Balanced Portfolio By Age: How To Find Your Perfect Portfolio

by: Tom Vaughan

Does having a balanced portfolio by age lead to a desired portfolio? We have the answer for you.

The question of optimum portfolio mixture based on your age comes up frequently. The general concept seems to be that the older we are, the more conservative we have to be because we do not have as long to recover from losses. On average, a 20 year-old has a lot longer to recover from a market downturn than an 80 year-old.

We have done some research on how long it took to recover from major downturns with different stock and bond mixtures. What many may find surprising is how similar the recovery time has been for the different portfolio mixtures. See "How to Make an Investment Portfolio: 6 Steps to Better Investing" for a description of portfolio design.

Balanced Portfolio by Age - Drawdown and Recovery

To represent the stock market, we used the Russell 3000 Index, which makes up a majority of the United States stock market. We used the Barclays Capital Aggregate Bond Index to represent the bond market, which makes up most of the United States bond market. The chart shows the worst time frame (max drawdown) for each mixture from January 1979 to September 2013. Each column shows the percentage in Russell 3000 Index. The unstated remaining portion is the amount in the Barclays Capital Aggregate Bond Index.

The chart below shows how long in months each mixture dropped. This is shown in red. Then how many months it took to recover, which is shown in green.

Investors can add both the drawdown months and the recovery months to figure out how long it would take to get back to where they started in each of these portfolios. For example, the 70% mixture, which is 70% Russell 3000 Index and 30% Barclays Capital Aggregate Bond Index, fell for 16 months and then took 26 months to recover, which means your investment would have taken 42 months (16 down+26 up) to fully recover during the worst fall, for this mixture, since January 1979. See "Best Method to Evaluate Investment Risk" for complete information on how to evaluate the risk of your portfolio.

What conclusions can we draw from this research?

First, the future may not be like the past, although since we do not have a crystal ball or a time machine, looking back is often the best tool we have available.

Next, we find the most interesting portion of this research was to discover how many of the portfolios were so similar in terms of total recovery time. Historically, there were three main groupings:

  • 0 to 10% stock
  • 30 to 70% stock
  • 80 to 100% stock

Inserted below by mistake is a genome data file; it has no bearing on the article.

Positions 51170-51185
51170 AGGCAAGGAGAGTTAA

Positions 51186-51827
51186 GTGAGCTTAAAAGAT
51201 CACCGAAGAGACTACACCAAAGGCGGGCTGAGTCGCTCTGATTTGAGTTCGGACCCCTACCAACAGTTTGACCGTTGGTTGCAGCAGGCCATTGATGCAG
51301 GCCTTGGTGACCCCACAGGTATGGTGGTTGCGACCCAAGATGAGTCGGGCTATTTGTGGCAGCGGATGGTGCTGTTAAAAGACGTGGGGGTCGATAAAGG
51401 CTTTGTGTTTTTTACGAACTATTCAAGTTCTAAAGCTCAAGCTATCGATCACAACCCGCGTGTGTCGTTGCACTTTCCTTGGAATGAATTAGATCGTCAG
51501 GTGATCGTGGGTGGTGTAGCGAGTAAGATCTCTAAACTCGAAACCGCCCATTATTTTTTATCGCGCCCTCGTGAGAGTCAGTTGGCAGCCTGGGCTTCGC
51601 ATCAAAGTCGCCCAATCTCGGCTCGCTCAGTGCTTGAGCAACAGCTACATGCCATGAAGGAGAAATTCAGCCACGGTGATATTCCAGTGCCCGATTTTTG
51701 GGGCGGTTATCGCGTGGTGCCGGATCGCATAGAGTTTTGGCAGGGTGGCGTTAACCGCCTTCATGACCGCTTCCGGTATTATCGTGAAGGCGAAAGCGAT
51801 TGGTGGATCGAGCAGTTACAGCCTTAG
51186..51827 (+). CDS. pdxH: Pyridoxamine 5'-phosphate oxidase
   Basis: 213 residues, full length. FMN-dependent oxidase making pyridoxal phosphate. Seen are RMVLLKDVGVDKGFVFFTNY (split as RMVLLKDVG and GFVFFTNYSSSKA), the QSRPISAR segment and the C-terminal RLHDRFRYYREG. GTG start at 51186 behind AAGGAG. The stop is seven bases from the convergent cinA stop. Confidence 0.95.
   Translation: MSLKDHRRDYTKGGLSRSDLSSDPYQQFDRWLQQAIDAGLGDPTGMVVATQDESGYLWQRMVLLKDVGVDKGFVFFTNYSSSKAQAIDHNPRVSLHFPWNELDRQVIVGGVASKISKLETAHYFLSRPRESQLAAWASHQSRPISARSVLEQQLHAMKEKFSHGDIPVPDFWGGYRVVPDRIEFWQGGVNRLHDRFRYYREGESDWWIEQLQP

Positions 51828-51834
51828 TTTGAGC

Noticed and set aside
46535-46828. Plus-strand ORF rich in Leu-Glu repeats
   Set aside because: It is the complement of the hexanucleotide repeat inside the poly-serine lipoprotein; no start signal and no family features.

In each one of these groupings, you almost had the same total recovery time. It would seem to make sense to take the higher stock percentage portfolio in each grouping because over a longer period of time, the more stock in the portfolio the more total return.

Balance Portfolio by Age - More Stock Market Exposure Equals More Money Over The Long-Term

You can see that relationship between more stock market exposure and more money in this next chart, which shows the value of each of the above portfolio if you invested $100,000 in January 1979. Most investors do not think about investing for the next 35 years, but looking at long-term data can be useful because they capture more market cycles. This chart shows a perfect long-term correlation between more stock market exposure and more money. On average, the more stock market exposure you have the more you make. See "The 5 Pillars of Effective Asset Management" for a series of articles on how to maximize your returns.

For example, you can see historically, it would have been much better to take the 70% stock portfolio than the 30% stock portfolio, especially when you consider the total recovery time was only four months longer for the 70% stock portfolio during the worst time period for each portfolio.

Balance Portfolio by Age - Finding Your Personal Risk Tolerance

There is a catch.

Each person has to consider age, especially when considering how long it will take your portfolio to recover, but more importantly you need to consider personal risk tolerance. How much risk can you take before you panic and sell?

This chart shows the low value for a $100,000 investment made just before the max drawdown started in each of the above mixtures. This effectively shows what would have happened if you invested $100,000 in each of the above portfolios just before the worst downturn for each of these portfolios. This chart shows you what your worst monthly statement would have been before it finally recovered many months later.

As you can see, there is a fairly significant difference in the low value between the 30% stock portfolio and the 70% stock portfolio. Incredibly, even with that difference it only took four months longer for the 70% portfolio to recover, but if the account fell more than you could tolerate, you're never going to see that recovery.

The most important part of finding a balanced portfolio by age is finding your personal risk tolerance at your current age. Examine the historical maximum drawdown periods for the portfolio mixtures you are considering. See how much you can lose and how long it takes to recover. Lastly, see how much you might make. This full examination of the possibilities will help you determine the perfect portfolio for your age.